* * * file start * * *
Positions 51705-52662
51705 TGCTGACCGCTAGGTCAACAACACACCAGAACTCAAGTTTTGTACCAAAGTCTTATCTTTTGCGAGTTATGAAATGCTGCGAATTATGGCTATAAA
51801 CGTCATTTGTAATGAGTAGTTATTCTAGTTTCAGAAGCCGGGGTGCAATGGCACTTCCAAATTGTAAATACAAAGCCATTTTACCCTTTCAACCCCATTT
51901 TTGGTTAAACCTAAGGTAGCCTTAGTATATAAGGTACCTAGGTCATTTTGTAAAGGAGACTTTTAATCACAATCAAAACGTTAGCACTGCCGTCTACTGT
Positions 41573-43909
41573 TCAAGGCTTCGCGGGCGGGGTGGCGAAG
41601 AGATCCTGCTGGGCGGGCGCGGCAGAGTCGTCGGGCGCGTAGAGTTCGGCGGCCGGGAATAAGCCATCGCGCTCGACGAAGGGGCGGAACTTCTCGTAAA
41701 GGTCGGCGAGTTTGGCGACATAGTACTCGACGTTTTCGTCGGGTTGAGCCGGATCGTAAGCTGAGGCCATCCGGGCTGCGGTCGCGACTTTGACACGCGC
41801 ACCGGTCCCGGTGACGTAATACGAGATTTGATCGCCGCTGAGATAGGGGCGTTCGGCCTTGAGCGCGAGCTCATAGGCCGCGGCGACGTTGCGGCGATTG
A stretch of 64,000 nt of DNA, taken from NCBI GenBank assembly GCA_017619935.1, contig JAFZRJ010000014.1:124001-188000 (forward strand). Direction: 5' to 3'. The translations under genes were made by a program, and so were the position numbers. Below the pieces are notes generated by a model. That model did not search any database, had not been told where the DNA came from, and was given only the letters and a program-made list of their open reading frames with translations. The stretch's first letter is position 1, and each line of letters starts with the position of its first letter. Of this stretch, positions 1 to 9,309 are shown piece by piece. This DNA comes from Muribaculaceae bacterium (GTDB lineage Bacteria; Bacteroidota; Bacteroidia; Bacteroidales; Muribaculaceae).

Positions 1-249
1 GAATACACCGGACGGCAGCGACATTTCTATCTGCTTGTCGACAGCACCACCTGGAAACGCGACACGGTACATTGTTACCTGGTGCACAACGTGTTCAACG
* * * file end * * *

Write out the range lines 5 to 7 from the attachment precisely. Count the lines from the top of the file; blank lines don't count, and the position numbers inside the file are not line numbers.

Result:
Positions 41573-43909
41573 TCAAGGCTTCGCGGGCGGGGTGGCGAAG
41601 AGATCCTGCTGGGCGGGCGCGGCAGAGTCGTCGGGCGCGTAGAGTTCGGCGGCCGGGAATAAGCCATCGCGCTCGACGAAGGGGCGGAACTTCTCGTAAA